2. Begin book, love explosive intro!
The novel opened, and I was fascinated by hot-button topics that Scottoline introduced: confidentiality of sperm/egg donors (especially interesting for me as I was thisclose to applying to be an egg donor when I was in college), the impact of nature vs nurture in psychological disorders, coping with male infertility, etc.  This is cool.  I'm on board.

3. Middle of book. Female protagonist is annoying. Completely unbelievable series of events start happening. Losing faith in my ability to choose good novels.
First, things got slow.  Christine was spending so much time debating what her next step should be that the entire plot hit the brakes for a bit too long.  Then things got moving again, and Christine proved herself to be absolutely insufferable and she continued to make one ridiculous decision after the next.  Not only did I find Christine's choices questionable, but their resulting odd consequences felt so far-fetched at times that I just couldn't play along.

4. Ending: good but not great.  Three star book for interesting concept but subpar execution.
I was pleased that the ending did not turn out as I predicted.  That said, I had trouble embracing Christine's "heroine" status after it was caused by so many flighty decisions beforehand (see above).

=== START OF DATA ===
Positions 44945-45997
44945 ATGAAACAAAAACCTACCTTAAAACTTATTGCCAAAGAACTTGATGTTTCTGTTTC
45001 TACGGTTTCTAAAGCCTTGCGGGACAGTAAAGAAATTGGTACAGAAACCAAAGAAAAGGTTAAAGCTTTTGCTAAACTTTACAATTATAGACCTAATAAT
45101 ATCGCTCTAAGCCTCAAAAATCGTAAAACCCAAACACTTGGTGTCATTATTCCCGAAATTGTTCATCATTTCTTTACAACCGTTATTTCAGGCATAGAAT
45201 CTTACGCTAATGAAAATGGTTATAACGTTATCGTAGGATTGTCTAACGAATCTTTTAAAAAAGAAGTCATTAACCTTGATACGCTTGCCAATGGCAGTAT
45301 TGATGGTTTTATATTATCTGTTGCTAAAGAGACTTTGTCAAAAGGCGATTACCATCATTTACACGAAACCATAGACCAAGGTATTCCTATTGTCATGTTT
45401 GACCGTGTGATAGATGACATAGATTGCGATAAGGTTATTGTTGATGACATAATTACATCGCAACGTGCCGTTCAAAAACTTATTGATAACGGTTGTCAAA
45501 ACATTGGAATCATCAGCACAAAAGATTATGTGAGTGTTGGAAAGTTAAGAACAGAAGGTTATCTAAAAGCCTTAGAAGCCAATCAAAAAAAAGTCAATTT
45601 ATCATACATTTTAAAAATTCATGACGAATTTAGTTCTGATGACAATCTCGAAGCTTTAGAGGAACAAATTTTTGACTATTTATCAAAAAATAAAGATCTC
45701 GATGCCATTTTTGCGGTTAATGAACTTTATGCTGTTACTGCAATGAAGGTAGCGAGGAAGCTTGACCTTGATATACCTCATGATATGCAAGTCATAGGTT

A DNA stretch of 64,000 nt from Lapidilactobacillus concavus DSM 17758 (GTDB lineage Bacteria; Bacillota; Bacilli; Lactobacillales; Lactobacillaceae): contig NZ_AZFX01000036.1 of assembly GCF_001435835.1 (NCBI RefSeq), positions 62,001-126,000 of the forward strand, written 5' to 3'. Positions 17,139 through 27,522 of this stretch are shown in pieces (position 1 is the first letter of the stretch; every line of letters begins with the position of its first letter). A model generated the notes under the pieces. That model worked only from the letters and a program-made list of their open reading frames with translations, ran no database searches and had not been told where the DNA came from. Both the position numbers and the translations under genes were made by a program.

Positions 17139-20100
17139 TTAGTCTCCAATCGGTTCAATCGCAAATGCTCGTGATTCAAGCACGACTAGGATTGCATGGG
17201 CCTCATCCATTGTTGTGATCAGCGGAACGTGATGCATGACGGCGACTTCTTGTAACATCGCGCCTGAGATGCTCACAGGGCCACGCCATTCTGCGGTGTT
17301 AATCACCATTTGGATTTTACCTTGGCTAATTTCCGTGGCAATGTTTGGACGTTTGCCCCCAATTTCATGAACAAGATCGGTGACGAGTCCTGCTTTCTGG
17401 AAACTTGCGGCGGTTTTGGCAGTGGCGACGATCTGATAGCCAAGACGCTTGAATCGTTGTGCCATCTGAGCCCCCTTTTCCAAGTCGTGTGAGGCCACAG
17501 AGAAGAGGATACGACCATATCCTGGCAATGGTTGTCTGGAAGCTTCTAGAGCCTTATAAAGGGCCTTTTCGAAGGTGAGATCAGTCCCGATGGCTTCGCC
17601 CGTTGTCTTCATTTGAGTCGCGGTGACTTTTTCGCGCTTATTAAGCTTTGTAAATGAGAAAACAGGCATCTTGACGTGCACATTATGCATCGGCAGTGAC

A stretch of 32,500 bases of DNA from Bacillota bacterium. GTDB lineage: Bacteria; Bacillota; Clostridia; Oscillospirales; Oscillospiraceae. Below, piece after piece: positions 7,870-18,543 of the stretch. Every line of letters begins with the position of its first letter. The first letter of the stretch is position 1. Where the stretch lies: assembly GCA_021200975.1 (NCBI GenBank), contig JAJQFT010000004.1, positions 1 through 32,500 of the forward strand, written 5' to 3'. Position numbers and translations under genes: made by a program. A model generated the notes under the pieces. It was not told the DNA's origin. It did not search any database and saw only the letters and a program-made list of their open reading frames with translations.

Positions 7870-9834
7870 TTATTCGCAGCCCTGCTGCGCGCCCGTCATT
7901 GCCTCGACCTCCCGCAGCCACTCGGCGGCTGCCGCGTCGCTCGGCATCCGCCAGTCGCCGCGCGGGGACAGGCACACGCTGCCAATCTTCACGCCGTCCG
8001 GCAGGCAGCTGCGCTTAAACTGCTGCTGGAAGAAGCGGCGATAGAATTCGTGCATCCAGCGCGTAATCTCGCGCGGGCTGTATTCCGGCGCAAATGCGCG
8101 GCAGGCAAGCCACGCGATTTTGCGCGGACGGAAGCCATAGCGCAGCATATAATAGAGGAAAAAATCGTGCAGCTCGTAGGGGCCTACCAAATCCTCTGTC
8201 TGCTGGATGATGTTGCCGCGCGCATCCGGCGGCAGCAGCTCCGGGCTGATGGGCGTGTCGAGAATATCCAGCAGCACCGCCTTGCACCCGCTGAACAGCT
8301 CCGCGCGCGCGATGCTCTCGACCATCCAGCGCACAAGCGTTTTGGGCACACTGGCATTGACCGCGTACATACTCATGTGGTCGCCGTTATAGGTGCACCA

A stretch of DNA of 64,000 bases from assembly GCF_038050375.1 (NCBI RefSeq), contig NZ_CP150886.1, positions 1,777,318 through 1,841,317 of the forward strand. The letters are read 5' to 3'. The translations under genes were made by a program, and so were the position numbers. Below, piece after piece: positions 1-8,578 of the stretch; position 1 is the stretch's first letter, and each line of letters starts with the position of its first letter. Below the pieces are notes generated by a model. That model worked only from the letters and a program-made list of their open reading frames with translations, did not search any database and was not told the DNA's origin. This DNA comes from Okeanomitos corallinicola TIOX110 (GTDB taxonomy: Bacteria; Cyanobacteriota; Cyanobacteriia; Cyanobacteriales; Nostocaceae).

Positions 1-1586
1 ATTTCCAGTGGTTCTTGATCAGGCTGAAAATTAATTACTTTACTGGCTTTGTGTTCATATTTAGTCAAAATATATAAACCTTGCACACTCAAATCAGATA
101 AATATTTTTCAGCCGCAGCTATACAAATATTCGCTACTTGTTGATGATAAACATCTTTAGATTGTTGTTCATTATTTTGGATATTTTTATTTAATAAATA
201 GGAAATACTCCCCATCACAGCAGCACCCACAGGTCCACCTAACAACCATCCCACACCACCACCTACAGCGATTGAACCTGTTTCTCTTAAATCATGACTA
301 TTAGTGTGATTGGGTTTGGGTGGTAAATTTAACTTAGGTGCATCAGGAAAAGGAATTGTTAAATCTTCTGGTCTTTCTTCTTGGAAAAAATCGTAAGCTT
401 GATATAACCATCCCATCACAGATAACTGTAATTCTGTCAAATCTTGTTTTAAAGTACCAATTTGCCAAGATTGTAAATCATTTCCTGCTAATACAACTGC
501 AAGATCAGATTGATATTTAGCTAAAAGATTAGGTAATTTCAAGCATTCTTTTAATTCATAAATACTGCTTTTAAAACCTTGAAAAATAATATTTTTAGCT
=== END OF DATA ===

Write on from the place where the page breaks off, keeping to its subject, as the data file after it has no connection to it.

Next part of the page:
Plus...I don't want to give anything away, but suffice to say that there is one person in this book who brings the phrase "wrong place, wrong time" to a whole new (completely implausible) level.

In the end, Most Wanted was a solid 3 stars for me.  Great concept, but the execution left a lot to be desired.  I WANT to love Scottoline's novels so badly!!  She comes up with such compelling topics!  But I've had the same middle-of-the-road reaction to each of her books that I've tried so far, unfortunately.

Do you have an author that you keep trying over and over, in the hopes that maybe THIS time will be different??

Monday, April 11, 2016

3 Minis: A New Release, an Old(ish) Release, and More Zombies!

Hola, readers!  Most of my reviews lately have been for TLC Book Tours (which means they are a bit longer), but I finally have another set of mini reviews here for you today.  I hope you like reading them as much as I like writing them...sometimes it's nice to keep it short & concise!

Alice & Oliver by Charles Bock
Random House, 2016
received from publisher for an honest review

I read this book and now I am broken inside.  /review

Okay, I'll add a little more, but really, this book is heart-wrenchingly amazing.  I requested it via NetGalley and quickly realized that the online description of the novel does not do it justice.  Quickie synopsis: Alice and Oliver are happily married with a baby daughter, Doe, when Alice is diagnosed with cancer.  Alice & Oliver is not only the tale of their physical battle with the disease, but also a penetrating look at what happens when relationships are pushed to the brink.  It takes much more than physical strength and fierce mental fortitude to survive such suffering, and Bock's novel illustrates this better than any other that I've read on the subject.  I loved Alice.  I didn't love Oliver, but did come to understand him a bit more by the end.  Together, they have a connection that is uncommon, but is still illustrative of the myriad ways that couples muck their way through difficult, seemingly impossible problems.